A Secure Place to Store Your Money

Self-storage companies offer a stable and simple business with plenty of growth opportunity -- if the value is right.

Apr 15, 2014 at 2:05PM

In this industry, well-run companies manage profit margins anywhere from 25% to 40%. Yet this industry passes the Peter Lynch tests of investing in an idea that you can illustrate with a crayon, as well as investing in a business that a monkey could run. And, along with keeping your money with one of these companies, you can throw in your old records, books, and power tools.

This is the self-storage business. It offers one of the only solutions for those who have stuff but nowhere to put it, which gives the companies a stable and sustainable business. And, given the industry's fragmentation (the top 10 companies operate only 11% of facilities), choosing the right self-storage operator could result in long-term gains. But which company has the best shot at winning such a storage war?

Two storage companies have a jump on the competition. Here are their advantages and weaknesses:

Public Storage (NYSE:PSA)
Public Storage is the largest in the business, and its financials show the benefits of that brand recognition. Last year, while it spent 30% less on advertising, revenue increased over 5% because of higher rents and higher occupancy rates. The company only lacks 12 states in its national footprint, and it also operates internationally. For a customer base that moves frequently, having brand awareness no matter where its users go is a definite advantage over more regional companies.

However, the company is also exposed to much more real-estate risk than a pure-play self-storage company, as it runs commercial business parks that made up about 8% of net income last year. Additionally, the Hughes family owns a significant 16% of Public Storage, and while that may incentivize the family to grow the value of shares, there are also some potential conflicts of interest. For example, the family uses the Public Storage brand for their own Canadian storage business, even though Public Storage receives no profits from that operation.

Extra Space Storage (NYSE:EXR)
Extra Space Storage also had a great 2013 in terms of revenue, which was up 27%. But expenses also increased 22%, though a bulk of that boost was due to acquiring 78 properties. As a point of differentiation, Extra Space wants to expand its management of properties, as opposed to outright owning all of its storage facilities. This strategy can expand its brand without the large capital cost of purchasing property, while also allowing the company to determine whether it should acquire a property via an intimate knowledge of how a location will perform.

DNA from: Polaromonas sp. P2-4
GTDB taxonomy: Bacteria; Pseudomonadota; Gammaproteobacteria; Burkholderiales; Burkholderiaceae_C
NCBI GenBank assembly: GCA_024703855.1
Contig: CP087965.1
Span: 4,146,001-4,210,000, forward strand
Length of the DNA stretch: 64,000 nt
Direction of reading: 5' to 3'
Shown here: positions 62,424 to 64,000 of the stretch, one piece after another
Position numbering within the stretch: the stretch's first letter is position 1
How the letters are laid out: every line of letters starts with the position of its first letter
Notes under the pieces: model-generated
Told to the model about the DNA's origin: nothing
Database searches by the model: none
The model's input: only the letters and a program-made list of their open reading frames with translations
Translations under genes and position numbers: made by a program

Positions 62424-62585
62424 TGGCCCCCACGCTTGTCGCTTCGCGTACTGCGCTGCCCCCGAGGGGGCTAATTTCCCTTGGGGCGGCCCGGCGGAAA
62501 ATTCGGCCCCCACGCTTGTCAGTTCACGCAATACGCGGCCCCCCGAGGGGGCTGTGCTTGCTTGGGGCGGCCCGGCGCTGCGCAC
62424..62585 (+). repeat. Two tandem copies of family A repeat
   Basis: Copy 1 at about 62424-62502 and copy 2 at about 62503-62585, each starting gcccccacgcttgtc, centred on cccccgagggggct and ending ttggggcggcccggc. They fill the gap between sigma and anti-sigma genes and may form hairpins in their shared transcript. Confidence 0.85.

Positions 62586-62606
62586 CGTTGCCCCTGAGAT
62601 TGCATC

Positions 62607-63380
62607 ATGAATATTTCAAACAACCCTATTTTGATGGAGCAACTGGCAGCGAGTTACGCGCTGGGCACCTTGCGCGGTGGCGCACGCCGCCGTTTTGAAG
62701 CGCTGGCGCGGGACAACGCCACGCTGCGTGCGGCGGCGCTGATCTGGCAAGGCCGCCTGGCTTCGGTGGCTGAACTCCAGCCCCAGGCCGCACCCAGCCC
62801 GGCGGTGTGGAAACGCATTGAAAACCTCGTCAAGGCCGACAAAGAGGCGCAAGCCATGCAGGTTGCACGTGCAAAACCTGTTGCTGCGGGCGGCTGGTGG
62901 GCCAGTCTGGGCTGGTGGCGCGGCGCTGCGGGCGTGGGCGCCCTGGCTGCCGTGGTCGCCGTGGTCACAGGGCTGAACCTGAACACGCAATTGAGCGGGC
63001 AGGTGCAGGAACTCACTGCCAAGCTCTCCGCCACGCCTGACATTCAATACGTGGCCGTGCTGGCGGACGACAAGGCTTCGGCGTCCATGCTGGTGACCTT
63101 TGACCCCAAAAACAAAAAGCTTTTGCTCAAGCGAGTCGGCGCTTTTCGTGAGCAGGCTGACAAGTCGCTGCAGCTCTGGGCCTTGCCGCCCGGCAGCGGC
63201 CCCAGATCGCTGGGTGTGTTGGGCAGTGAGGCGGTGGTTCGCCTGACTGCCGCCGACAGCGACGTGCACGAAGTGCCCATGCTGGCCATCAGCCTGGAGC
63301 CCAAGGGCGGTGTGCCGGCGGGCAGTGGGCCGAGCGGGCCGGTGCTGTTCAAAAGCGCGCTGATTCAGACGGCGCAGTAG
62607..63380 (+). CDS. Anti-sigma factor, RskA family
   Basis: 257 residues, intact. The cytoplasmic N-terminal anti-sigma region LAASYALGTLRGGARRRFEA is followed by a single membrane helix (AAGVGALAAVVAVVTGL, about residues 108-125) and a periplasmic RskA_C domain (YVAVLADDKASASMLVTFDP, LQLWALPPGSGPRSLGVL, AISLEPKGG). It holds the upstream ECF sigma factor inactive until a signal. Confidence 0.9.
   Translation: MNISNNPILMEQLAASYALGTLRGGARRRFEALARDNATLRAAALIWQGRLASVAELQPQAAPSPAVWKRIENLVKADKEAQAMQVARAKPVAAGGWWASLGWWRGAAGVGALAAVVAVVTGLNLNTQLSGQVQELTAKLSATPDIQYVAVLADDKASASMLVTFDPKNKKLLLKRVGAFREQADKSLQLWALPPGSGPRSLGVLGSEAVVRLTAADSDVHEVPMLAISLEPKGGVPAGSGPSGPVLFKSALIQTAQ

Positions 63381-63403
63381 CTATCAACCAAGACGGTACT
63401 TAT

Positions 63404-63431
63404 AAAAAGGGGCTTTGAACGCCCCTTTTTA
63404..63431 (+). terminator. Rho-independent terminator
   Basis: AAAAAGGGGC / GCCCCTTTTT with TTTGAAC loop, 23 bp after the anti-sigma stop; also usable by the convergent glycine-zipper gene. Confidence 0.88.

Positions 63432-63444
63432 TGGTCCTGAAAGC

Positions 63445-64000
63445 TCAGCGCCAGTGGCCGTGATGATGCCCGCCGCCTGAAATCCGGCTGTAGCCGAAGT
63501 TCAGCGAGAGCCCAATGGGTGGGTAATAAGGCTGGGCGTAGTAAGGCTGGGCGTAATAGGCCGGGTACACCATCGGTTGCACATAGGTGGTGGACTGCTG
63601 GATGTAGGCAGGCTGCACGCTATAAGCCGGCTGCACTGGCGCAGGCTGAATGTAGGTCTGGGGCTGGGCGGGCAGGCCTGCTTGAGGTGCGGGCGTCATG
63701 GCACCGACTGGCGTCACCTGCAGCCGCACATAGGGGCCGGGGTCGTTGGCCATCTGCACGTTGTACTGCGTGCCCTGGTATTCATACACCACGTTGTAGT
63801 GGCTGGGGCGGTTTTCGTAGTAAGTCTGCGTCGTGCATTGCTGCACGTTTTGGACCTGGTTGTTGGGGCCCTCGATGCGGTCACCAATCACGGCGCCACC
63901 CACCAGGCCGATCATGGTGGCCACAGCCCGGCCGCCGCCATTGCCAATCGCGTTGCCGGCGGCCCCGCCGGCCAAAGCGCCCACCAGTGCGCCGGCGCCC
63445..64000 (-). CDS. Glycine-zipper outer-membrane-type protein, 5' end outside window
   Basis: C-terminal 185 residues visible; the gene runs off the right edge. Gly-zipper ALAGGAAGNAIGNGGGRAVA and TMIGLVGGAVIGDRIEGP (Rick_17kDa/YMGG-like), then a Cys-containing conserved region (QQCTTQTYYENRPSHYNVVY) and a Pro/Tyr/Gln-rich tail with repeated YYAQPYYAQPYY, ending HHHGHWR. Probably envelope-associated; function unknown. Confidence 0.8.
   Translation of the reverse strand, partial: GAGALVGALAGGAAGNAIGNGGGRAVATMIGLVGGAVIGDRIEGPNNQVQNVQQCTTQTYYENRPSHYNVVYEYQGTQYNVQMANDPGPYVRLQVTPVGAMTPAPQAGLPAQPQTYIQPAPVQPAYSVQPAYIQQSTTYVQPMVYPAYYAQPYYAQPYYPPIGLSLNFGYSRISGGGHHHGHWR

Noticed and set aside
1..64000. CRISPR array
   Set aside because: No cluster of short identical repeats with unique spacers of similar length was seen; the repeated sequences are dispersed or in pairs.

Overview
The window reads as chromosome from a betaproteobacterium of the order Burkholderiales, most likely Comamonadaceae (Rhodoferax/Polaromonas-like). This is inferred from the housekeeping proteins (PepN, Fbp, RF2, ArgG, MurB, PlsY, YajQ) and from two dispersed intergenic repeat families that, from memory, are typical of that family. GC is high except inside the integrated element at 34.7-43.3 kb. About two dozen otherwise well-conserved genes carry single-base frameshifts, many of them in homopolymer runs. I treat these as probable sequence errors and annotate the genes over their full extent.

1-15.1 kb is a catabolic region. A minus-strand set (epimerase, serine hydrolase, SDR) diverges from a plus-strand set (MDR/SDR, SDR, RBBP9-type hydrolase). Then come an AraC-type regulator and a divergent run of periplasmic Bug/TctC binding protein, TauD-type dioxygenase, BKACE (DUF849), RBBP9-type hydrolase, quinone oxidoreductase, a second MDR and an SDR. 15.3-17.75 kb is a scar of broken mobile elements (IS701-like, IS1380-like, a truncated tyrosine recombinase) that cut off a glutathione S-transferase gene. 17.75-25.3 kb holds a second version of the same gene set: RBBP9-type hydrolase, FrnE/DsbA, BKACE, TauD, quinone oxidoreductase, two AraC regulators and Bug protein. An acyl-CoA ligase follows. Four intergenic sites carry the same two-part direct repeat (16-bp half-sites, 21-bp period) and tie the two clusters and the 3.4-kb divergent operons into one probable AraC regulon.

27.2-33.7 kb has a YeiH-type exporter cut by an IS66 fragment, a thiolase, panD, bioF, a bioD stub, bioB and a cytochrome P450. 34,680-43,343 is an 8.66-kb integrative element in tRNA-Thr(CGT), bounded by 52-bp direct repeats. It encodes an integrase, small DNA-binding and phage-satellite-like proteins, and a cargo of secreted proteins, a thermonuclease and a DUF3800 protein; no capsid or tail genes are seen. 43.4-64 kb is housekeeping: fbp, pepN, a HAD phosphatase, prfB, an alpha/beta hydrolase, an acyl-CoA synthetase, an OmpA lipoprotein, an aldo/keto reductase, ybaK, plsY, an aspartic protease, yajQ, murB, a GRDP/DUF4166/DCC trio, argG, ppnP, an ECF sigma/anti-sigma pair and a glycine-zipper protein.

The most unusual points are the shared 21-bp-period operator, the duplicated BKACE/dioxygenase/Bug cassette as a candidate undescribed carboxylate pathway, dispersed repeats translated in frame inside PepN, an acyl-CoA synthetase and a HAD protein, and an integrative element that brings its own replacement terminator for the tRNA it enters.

On the negative side, Extra Space carries the highest relative debt of the storage companies, about $2 billion, which places its debt-to-equity ratio at 1.1. This meant $73 million in interest payments last year, from $520 million in revenue. Debt is never inherently bad, but if Extra Space makes any poor acquisitions, repaying such debt could become cumbersome.

Smaller competitors
Smaller storage companies could make for potential acquisition targets, or simply great bets on organic growth given the industry's intense fragmentation. As with any investment, make sure you have a great grasp on the value of the company. Many of these storage companies are expensive based on a variety of traditional measures; for example, the price-to-earnings ratios are all above 30. Even if industry dynamics and company expertise favor growth, an investment should be based on growing the present value.

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A Financial Plan on an Index Card

Keeping it simple.

Aug 7, 2015 at 11:26AM

Two years ago, University of Chicago professor Harold Pollack wrote his entire financial plan on an index card.

It blew up. People loved the idea. Financial advice is often intentionally complicated. Obscurity lets advisors charge higher fees. But the most important parts are painfully simple. Here's how Pollack put it:

The card came out of chat I had regarding what I view as the financial industry's basic dilemma: The best investment advice fits on an index card. A commenter asked for the actual index card. Although I was originally speaking in metaphor, I grabbed a pen and one of my daughter's note cards, scribbled this out in maybe three minutes, snapped a picture with my iPhone, and the rest was history.

More advisors and investors caught onto the idea and started writing their own financial plans on a single index card.

I love the exercise, because it makes you think about what's important and forces you to be succinct.

So, here's my index-card financial plan:


Everything else is details. 

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